“It was a tough week in terms of focussing on putting in a performance because I just wanted to soak it all in really. It was incredible to be there though – Augusta is such a magical place. I was paired with Sandy Lyle which was brilliant. He’s a Scottish golfing legend and although I wasn’t born when he won The Masters, it was great to be in his company. I know it was quite a big thing for my dad seeing me playing alongside Sandy!
I was rubbing shoulders with the likes of Rory McIlroy and it’s given me a taste of where I want to go with my career. I am hungry to get myself to that level to compete on golf’s biggest stage.”
Sadly, he didn’t make the cut in any of his major appearances but still gained invaluable experience. Being in the media spotlight was a completely new experience for him and something he had to get used to. The Open in particular sticks in his mind as a tournament where he didn’t feel ready and would have liked to have played it with the mind set he has now.
“I think I was too young and the whole lead up to The Open was hectic. I’d just won the Amateur Championship and I was straight in the spotlight for St. Andrews a month later. It didn’t feel like a month – it didn’t even feel like a week!
I wish I could go back to that tournament now and play it again but with the experience and the game I have now. I think I would do much better!”
With the stunning setting of Rosemount golf course in the background, our attention shifted back to 2014 – when the Junior Ryder Cup came to Blairgowrie, and Bradley represented Europe against the United States at his home course. It’s an event he remembers fondly despite Europe losing out 16-8 to their American opponents.
“As soon as we knew that Blairgowrie Golf Club would be hosting the event and that I was still eligible, it was all that anybody would talk about. It was a lot of pressure! It was a special occasion though and it was great to represent Europe in front of my family and friends.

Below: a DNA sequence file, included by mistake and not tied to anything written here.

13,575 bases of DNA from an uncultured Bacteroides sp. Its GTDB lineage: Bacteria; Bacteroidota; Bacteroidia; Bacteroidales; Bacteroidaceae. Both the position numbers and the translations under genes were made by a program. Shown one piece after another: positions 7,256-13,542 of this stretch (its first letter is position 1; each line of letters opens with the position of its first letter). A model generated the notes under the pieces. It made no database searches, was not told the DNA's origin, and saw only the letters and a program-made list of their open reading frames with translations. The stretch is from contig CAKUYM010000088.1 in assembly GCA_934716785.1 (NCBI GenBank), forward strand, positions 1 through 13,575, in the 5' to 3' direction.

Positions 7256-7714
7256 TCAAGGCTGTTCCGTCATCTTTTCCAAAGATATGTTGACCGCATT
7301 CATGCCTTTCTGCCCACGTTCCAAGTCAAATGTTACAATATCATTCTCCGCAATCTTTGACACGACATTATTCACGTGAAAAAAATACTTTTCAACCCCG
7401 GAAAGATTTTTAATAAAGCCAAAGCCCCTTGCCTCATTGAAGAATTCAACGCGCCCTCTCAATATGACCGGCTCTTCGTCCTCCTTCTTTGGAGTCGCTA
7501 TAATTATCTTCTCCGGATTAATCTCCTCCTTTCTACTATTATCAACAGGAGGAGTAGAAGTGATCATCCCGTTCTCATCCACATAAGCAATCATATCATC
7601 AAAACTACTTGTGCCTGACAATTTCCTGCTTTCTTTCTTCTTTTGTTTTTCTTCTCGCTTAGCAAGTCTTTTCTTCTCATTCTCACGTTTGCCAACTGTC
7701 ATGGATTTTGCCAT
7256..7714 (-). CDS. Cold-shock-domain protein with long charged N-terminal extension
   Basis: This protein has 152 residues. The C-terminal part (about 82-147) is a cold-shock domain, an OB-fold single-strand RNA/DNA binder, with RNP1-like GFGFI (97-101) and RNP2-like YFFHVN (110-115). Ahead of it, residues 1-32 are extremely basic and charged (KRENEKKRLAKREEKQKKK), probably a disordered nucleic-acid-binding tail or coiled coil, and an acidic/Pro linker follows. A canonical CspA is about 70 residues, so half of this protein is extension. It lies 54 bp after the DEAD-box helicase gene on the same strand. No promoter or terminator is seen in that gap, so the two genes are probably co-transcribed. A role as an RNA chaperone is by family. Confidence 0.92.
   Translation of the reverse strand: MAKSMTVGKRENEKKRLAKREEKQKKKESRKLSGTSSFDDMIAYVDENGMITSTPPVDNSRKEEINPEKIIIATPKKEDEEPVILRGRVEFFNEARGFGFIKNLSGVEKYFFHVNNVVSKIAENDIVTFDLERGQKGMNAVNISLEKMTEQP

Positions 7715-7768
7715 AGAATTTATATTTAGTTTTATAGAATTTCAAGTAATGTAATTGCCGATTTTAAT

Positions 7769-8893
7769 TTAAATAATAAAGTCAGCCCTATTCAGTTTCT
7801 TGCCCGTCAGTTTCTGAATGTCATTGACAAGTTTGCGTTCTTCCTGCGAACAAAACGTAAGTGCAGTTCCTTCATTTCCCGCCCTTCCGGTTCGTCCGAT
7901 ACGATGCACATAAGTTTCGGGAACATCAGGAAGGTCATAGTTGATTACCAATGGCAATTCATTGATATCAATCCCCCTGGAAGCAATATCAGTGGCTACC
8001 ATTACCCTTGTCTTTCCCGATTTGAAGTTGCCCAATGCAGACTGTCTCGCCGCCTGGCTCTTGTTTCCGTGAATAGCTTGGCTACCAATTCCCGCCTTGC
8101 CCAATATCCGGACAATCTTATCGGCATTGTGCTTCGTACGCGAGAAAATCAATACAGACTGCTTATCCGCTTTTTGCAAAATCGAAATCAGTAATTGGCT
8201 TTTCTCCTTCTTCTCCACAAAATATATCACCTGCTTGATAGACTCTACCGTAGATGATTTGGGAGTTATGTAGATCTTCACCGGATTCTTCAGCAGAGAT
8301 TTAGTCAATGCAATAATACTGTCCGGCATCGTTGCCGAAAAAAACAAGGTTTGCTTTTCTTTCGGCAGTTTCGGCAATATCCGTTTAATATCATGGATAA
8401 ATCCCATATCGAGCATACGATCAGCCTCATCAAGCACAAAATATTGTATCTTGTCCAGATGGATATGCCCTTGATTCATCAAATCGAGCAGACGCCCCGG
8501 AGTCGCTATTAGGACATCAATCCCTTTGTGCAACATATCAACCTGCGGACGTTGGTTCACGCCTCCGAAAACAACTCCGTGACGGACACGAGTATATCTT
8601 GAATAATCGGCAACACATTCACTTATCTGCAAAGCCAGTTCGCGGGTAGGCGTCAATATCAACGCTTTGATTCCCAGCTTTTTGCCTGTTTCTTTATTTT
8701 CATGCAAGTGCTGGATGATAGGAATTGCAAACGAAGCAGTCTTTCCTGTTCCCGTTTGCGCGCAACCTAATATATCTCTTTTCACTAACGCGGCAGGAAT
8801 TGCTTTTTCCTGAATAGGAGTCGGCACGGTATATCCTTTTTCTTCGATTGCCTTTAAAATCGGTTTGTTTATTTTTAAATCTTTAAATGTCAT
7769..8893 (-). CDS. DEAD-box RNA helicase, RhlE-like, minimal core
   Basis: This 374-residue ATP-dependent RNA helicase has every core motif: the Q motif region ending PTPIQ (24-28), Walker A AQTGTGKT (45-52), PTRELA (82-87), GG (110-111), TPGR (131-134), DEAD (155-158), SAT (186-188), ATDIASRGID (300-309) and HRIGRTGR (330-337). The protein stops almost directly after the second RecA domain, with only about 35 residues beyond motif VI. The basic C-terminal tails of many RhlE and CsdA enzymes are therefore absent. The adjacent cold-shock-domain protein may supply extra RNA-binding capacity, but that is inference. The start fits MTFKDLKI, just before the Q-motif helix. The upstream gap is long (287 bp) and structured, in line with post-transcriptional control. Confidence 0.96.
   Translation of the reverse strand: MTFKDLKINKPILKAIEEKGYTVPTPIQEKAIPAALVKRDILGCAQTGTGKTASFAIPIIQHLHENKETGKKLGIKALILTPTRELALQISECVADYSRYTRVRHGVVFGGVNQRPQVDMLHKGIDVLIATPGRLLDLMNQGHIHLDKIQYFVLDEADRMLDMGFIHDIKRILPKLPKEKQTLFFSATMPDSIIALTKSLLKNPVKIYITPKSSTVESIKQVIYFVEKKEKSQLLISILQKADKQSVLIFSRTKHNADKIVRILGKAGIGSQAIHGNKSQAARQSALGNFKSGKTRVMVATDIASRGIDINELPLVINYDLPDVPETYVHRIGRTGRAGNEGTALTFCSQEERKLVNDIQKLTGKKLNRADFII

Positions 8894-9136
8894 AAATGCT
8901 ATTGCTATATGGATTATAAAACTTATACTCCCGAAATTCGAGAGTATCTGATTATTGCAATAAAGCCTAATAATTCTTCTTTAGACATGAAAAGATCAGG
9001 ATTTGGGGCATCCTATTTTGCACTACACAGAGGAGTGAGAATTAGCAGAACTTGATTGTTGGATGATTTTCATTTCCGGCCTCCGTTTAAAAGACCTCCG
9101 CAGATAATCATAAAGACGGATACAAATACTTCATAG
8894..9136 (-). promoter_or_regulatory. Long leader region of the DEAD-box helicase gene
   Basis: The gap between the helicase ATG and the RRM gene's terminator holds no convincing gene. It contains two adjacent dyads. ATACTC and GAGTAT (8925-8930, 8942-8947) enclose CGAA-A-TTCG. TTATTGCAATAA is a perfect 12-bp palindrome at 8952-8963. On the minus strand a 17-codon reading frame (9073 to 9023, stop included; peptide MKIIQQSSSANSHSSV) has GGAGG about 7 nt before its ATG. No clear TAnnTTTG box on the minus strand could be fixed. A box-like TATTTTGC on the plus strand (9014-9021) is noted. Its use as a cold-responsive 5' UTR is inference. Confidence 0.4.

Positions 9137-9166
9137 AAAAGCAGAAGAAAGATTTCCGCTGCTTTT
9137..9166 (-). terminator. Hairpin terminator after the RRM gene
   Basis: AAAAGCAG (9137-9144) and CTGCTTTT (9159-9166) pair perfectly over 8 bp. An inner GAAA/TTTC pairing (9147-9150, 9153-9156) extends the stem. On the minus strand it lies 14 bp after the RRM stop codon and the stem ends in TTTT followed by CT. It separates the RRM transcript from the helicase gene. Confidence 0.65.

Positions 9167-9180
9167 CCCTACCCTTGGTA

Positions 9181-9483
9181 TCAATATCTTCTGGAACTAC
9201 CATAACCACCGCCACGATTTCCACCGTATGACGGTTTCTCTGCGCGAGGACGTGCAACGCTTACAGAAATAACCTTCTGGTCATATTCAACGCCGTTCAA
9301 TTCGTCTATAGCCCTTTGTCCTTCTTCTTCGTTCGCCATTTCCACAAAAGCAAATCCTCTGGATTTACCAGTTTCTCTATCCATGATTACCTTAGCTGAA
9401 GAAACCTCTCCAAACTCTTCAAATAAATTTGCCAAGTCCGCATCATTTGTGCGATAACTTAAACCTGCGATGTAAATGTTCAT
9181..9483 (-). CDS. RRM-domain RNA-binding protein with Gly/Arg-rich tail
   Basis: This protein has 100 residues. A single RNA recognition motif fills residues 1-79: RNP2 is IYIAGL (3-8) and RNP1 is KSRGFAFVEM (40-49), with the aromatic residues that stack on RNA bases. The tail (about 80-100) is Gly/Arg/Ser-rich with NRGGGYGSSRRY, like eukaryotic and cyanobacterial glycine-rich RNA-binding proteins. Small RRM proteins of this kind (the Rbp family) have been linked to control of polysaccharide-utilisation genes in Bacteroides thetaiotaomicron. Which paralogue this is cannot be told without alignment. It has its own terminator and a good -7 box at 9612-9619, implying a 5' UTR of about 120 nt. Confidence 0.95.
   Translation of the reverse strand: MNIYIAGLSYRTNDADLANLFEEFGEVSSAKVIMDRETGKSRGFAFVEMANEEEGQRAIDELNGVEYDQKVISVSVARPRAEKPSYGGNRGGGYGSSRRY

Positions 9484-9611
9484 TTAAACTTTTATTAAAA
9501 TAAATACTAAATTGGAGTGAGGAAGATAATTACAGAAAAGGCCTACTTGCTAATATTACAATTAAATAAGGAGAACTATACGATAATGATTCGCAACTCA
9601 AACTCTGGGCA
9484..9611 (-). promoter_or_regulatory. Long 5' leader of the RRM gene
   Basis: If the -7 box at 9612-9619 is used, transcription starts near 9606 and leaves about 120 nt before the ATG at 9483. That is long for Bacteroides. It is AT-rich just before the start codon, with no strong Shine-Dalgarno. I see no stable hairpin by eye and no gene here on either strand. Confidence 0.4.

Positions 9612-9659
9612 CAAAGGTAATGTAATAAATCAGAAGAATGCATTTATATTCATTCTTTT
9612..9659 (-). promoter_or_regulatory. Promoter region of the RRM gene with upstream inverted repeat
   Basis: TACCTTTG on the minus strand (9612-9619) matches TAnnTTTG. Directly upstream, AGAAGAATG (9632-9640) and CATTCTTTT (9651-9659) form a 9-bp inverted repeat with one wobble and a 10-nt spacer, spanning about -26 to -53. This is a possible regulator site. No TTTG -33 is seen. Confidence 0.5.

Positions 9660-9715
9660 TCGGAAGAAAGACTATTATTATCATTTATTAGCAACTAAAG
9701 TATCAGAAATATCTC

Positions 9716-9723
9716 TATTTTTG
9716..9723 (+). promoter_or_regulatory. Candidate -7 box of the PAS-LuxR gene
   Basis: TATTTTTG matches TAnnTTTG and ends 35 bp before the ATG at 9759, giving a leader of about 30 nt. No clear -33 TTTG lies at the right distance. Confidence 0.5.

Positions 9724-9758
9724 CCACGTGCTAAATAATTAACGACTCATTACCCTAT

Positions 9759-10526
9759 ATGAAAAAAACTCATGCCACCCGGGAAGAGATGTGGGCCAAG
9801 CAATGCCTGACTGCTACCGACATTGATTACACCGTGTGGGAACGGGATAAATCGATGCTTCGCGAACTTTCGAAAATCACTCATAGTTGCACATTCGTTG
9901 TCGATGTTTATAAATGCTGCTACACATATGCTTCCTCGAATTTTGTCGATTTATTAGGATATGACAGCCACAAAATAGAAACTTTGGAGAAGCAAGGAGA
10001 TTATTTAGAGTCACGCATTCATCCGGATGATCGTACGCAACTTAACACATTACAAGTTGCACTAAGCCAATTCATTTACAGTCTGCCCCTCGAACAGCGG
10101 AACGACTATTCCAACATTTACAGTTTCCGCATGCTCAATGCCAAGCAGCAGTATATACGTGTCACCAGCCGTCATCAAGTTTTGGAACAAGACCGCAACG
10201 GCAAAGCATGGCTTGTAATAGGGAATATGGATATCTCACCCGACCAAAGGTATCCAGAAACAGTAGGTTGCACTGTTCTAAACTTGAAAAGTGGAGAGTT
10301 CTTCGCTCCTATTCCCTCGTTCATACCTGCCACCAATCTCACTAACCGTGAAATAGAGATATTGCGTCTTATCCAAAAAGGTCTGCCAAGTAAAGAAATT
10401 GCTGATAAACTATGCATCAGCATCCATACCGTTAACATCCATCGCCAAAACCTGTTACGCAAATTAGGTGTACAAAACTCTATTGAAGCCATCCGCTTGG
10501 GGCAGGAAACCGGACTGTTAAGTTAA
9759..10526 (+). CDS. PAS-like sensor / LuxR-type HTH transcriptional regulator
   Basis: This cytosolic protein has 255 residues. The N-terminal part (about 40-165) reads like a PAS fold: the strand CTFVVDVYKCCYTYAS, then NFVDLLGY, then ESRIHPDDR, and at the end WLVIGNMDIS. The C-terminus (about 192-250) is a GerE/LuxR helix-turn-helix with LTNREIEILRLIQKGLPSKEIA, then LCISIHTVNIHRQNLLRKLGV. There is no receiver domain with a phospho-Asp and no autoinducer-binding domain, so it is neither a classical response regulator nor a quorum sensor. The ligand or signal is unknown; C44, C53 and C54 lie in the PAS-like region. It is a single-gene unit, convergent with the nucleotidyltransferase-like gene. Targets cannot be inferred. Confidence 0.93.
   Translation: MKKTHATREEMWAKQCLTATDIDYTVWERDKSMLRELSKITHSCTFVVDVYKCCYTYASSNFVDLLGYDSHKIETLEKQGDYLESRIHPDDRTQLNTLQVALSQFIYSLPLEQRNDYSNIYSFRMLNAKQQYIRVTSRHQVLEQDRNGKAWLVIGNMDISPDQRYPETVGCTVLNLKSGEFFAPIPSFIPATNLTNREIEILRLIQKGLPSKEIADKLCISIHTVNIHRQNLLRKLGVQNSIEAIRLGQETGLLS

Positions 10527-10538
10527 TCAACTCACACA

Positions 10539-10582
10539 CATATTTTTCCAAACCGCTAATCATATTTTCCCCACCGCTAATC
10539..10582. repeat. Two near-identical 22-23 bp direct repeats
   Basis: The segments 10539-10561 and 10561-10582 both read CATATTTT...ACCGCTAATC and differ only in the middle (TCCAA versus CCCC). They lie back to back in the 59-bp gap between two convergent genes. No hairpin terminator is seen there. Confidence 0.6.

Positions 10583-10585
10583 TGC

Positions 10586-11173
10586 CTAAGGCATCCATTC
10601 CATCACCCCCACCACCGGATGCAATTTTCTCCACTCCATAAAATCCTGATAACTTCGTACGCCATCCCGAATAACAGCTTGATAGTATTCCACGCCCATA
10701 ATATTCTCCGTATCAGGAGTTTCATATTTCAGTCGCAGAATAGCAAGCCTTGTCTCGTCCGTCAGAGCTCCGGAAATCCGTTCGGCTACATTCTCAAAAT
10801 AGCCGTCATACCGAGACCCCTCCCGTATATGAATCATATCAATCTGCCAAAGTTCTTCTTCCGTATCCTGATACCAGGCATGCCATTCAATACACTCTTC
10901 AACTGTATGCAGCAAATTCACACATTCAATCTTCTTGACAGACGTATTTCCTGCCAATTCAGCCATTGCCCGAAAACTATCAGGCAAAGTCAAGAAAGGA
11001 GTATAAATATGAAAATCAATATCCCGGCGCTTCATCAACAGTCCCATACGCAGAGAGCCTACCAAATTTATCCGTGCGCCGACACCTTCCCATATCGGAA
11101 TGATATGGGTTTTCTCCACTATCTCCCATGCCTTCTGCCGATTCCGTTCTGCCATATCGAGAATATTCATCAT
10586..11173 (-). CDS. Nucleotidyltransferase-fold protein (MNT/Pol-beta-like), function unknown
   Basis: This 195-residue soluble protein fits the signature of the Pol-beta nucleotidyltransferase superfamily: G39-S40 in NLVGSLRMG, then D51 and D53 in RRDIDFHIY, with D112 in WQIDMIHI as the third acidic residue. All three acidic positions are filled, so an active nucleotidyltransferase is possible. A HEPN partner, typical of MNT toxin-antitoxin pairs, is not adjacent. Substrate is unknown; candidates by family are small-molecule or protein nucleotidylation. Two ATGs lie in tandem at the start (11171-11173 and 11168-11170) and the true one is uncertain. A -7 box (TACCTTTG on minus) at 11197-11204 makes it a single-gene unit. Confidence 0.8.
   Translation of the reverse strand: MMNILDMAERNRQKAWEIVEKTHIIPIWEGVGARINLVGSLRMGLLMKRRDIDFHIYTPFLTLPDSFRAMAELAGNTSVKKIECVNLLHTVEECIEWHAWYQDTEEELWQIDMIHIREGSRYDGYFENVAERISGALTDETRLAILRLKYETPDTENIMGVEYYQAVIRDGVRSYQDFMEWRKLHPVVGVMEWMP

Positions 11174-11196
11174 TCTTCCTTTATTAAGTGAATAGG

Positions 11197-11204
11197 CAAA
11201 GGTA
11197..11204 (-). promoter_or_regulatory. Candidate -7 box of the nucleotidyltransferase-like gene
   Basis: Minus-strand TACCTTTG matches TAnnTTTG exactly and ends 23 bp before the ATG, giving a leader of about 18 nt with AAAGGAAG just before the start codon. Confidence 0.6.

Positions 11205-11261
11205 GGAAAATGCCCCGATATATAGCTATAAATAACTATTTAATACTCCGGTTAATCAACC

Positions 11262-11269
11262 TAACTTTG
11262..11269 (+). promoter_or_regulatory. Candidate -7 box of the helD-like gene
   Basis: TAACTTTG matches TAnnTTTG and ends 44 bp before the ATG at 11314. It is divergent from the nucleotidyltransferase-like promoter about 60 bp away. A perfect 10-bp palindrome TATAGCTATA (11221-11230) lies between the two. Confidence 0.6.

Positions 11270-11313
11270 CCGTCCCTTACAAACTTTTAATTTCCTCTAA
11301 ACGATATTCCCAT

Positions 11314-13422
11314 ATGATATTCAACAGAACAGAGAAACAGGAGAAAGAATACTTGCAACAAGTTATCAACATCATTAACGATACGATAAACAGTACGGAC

The atmosphere was incredible – I was so proud that our little town could host such an event and generate such a buzz. It will always be one of my best golfing memories.”
Scottish golf is in a good place at the moment, with many professionals playing across Europe and the United States. However, Bradley is keen to see even more young players breakthrough and he has some tips for any aspiring youngsters in Perthshire.
“Get out and play! That’s the only way to get better! I was very fortunate that my dad took my brother and I out from such a young age and we loved it. It can be difficult sometimes because golf is maybe not perceived as a ‘cool sport’ in the same way that football is, but I believe that once kids start playing they really will love it.
My other tip would be not to get frustrated. Golf is a frustrating sport but you have to understand that you are not going to be an expert straight away. It takes practice but if you work hard you will notice a big difference!”
Having spent the afternoon chatting with Bradley, it’s clear from speaking to him that he is as determined as ever. He has learned from his experiences and is ready to make his mark on the game. He heads to Turkey next and he is focused on achieving the goal he has set on the Challenge Tour this year – a top 45 finish and entry to the Grand Final. If he can achieve that, it may not be long before we see him mentioned alongside golf’s biggest names again.
Bradley's next tournament is the Turkish Airlines Challenge held at the Gloria GC in Antalya, Turkey from 20th to 23rd April 2017.